Lily Ashrowan

Lily Ashrowan

Lily Ashrowan creates playful explorations into how the body might alter its relationship to place, and or break out of the constraints of linear time.

Lily Ashrowan is an artist specialising in performance, moving image and writing. She shifts between the syntax of movement and the chorography of language, to think through our contemporary relationship with our bodies situated in space. These are the many spaces we create and inhabit: how we move through the real virtual space of the internet, the psycho-geographic space of rural landscapes and the conventions of the way we move through certain architectures. Her work explores an uneasy relationship with time, playing with ideas of nostalgia and lost utopias, as well as the non-linearity of quantum time. Non-normative choreography might be one method to think through these ideas, or the use of cut in film editing as was of breaking the continuity of time and space. Throughout there is an emphasis on the body’s physicality: its limitations, inclinations and how these might be extended. These films are attempts at exploration: rituals to raise ghosts, experiments in altering our conventions of our movement, poetic speech as a way of reaching out across space and time.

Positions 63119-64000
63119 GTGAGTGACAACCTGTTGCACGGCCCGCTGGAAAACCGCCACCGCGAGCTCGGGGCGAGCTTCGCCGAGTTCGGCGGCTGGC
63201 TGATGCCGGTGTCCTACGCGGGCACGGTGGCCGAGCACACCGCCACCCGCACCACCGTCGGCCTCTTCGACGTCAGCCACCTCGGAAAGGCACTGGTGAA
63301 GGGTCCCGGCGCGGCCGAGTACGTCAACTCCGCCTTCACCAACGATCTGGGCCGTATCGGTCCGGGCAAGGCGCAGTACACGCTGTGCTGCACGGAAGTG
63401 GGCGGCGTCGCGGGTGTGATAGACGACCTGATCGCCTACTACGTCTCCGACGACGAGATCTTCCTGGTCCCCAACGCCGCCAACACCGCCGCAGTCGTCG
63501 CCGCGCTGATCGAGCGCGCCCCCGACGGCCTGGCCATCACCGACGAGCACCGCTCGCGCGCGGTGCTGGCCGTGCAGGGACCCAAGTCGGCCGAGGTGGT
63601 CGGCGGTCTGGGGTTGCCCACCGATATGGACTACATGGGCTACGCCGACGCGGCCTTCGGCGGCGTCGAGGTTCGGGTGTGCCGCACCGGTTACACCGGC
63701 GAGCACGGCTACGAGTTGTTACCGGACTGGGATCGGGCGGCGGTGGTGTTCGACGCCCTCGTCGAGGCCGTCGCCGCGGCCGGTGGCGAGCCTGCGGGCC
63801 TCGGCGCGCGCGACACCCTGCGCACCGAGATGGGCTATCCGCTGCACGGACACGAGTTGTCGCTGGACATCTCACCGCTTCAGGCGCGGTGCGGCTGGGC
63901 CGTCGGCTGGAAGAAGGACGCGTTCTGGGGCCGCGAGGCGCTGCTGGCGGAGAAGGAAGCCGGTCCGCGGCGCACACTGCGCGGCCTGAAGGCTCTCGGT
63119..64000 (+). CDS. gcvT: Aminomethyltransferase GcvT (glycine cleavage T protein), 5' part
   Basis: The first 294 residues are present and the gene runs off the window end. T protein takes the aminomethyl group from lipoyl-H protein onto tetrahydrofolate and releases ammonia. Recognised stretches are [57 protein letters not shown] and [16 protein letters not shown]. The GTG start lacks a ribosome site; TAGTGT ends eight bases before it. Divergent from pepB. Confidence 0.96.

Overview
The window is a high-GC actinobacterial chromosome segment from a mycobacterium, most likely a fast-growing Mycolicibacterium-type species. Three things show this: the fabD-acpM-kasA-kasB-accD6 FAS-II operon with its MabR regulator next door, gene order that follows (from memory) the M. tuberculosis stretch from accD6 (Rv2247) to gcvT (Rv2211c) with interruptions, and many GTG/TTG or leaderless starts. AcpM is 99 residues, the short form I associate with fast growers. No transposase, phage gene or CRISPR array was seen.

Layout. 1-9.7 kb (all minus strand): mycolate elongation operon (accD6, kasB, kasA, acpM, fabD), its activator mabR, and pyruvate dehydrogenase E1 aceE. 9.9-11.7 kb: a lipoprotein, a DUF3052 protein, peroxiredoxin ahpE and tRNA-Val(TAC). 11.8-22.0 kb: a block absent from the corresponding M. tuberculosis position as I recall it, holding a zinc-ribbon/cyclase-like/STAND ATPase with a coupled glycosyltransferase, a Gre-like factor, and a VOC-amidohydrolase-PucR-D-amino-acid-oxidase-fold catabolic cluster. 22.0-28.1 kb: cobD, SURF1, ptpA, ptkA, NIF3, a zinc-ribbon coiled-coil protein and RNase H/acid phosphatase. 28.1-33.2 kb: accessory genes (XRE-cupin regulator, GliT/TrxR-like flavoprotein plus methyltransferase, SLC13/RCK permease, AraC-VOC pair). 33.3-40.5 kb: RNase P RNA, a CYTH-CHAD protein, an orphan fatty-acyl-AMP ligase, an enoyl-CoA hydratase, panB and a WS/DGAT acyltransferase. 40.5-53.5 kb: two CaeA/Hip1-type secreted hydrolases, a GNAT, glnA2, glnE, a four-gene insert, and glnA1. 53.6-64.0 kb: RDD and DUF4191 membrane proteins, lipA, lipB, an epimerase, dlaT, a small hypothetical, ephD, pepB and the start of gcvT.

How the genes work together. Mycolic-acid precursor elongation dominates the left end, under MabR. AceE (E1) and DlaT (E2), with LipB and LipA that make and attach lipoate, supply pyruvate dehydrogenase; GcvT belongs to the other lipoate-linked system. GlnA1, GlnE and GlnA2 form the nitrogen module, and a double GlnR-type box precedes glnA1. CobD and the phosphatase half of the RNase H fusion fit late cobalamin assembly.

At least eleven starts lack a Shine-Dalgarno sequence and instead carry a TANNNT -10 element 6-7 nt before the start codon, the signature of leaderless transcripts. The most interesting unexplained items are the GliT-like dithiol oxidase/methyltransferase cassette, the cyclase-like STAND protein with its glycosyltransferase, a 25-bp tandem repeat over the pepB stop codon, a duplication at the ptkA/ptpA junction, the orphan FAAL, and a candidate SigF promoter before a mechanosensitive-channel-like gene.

Born in 1999, Lily grew up in the Scottish Borders surrounded by hills and artists film, she currently lives in London and is completing a degree in the visual cultures department at Goldsmiths, University of London.

Peter Scott

HD Video / 02:21 min / 2019

Set to a sonic landscape of found sound, ‘Peter Scott’ is a document of interventions by Lily Ashrowan and Emily Webb in the space of a derelict textile factory in the artists hometown of Hawick. It is a playful queering of space, intuitively finding new ways of interacting with the architecture of the mill, as well as the objects we encountered within it. It references a personal history, as well as the history of a town haunted by the decline of these factories and the labour of many women and men who worked and moved through the space previously.


HD Video / 01:49 min / 2021

‘Sideways’ considers the space between my body and the bodies of those I love, its premise a quote from Simone Weil, “To love purely is to consent to distance, it is to adore the distance between ourselves and that which we love.” It responds to a contemporary politics of touch in the aftermath of the pandemic, trying to satisfy a desire for physical proximity. The text is a poetic half fiction, which considers how we might be able to reach across time to access friends who are no longer alive, or love people who are otherwise far from us.

Sense Forms

HD Video / 05:50 min / 2022

The mirror is a methodology and a metaphor: both a ritual to extend the reach of the body through replicating its image, and a means of reflecting and looking back. It is set to a track by Shen, my father’s ambient band from the early 90’s, whilst parts of the text are taken from the Bijack of Kabir, a book of mystical poetry that my father quotes from elsewhere in this album. There is a layering of time, my parents’ youth and my own, and a parallel consideration of how we come to inhabit bodies beyond the material limitations of our own. The mirror image of the body, like the shared body, like Daisy Hildyard’s second body, might be a way of thinking through expanded ideas of selfhood and accountability.